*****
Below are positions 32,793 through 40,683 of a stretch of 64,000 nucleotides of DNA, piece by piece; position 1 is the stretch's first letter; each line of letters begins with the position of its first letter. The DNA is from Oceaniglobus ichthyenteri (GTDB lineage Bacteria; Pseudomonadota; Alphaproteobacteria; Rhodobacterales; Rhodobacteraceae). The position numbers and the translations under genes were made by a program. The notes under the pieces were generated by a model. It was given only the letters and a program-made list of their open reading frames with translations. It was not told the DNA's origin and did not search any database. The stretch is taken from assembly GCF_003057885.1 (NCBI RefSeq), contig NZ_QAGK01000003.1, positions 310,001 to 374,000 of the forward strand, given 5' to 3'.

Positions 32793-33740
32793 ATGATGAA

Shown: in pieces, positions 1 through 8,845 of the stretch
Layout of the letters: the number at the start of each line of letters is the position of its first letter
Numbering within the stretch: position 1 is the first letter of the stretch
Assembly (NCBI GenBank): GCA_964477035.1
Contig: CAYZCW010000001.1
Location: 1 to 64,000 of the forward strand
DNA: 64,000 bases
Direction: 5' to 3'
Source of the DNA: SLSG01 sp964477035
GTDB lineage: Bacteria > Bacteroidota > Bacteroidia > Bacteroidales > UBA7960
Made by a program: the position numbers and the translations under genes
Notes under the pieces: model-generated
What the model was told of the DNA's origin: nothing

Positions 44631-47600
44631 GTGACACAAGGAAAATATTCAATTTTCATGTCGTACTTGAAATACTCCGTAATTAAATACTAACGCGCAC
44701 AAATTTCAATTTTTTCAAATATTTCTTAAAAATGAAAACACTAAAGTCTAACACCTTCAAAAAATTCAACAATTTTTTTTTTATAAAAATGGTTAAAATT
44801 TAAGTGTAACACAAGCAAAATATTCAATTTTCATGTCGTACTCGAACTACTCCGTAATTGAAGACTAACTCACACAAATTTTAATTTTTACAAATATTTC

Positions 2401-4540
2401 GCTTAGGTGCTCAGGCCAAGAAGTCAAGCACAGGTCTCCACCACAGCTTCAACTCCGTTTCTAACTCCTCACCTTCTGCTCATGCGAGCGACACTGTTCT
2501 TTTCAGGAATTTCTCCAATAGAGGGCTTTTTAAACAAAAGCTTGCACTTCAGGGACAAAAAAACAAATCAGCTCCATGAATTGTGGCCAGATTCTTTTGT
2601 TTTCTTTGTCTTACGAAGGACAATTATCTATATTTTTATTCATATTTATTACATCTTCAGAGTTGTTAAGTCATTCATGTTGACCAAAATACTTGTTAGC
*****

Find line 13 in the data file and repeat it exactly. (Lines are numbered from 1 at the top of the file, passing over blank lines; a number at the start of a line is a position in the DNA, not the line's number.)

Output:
GTDB lineage: Bacteria > Bacteroidota > Bacteroidia > Bacteroidales > UBA7960